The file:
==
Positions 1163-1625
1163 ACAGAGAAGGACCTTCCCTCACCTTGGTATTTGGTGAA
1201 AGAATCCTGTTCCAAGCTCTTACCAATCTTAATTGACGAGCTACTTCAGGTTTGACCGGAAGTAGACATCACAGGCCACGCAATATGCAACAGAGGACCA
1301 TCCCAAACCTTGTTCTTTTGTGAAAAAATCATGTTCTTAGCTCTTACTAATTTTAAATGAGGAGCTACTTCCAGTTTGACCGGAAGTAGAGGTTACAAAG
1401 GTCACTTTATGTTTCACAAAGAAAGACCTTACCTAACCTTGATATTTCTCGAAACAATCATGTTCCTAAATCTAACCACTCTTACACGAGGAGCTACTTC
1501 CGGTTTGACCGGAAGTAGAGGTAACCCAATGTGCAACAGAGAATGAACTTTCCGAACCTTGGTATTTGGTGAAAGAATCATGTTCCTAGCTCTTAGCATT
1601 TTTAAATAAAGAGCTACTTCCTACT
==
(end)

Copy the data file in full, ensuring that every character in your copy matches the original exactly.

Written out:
Positions 1163-1625
1163 ACAGAGAAGGACCTTCCCTCACCTTGGTATTTGGTGAA
1201 AGAATCCTGTTCCAAGCTCTTACCAATCTTAATTGACGAGCTACTTCAGGTTTGACCGGAAGTAGACATCACAGGCCACGCAATATGCAACAGAGGACCA
1301 TCCCAAACCTTGTTCTTTTGTGAAAAAATCATGTTCTTAGCTCTTACTAATTTTAAATGAGGAGCTACTTCCAGTTTGACCGGAAGTAGAGGTTACAAAG
1401 GTCACTTTATGTTTCACAAAGAAAGACCTTACCTAACCTTGATATTTCTCGAAACAATCATGTTCCTAAATCTAACCACTCTTACACGAGGAGCTACTTC
1501 CGGTTTGACCGGAAGTAGAGGTAACCCAATGTGCAACAGAGAATGAACTTTCCGAACCTTGGTATTTGGTGAAAGAATCATGTTCCTAGCTCTTAGCATT
1601 TTTAAATAAAGAGCTACTTCCTACT